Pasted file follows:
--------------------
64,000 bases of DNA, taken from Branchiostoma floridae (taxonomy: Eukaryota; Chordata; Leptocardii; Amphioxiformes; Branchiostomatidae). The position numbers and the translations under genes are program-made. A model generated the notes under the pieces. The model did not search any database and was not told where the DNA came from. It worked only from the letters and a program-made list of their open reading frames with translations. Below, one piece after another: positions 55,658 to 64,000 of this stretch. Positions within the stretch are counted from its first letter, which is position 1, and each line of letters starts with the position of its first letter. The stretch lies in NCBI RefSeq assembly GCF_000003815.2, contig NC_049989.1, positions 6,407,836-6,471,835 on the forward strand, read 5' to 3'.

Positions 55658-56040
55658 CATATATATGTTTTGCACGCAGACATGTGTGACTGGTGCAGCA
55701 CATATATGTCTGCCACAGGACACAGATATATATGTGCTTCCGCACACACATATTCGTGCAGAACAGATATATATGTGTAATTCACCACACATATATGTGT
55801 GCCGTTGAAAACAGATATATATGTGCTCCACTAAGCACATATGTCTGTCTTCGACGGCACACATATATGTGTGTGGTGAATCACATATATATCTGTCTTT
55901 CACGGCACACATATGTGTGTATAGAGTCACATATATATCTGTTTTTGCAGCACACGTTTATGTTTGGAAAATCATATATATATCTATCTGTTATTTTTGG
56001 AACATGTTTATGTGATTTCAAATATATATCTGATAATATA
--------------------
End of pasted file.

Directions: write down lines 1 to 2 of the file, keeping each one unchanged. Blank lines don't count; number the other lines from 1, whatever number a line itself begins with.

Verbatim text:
64,000 bases of DNA, taken from Branchiostoma floridae (taxonomy: Eukaryota; Chordata; Leptocardii; Amphioxiformes; Branchiostomatidae). The position numbers and the translations under genes are program-made. A model generated the notes under the pieces. The model did not search any database and was not told where the DNA came from. It worked only from the letters and a program-made list of their open reading frames with translations. Below, one piece after another: positions 55,658 to 64,000 of this stretch. Positions within the stretch are counted from its first letter, which is position 1, and each line of letters starts with the position of its first letter. The stretch lies in NCBI RefSeq assembly GCF_000003815.2, contig NC_049989.1, positions 6,407,836-6,471,835 on the forward strand, read 5' to 3'.

Positions 55658-56040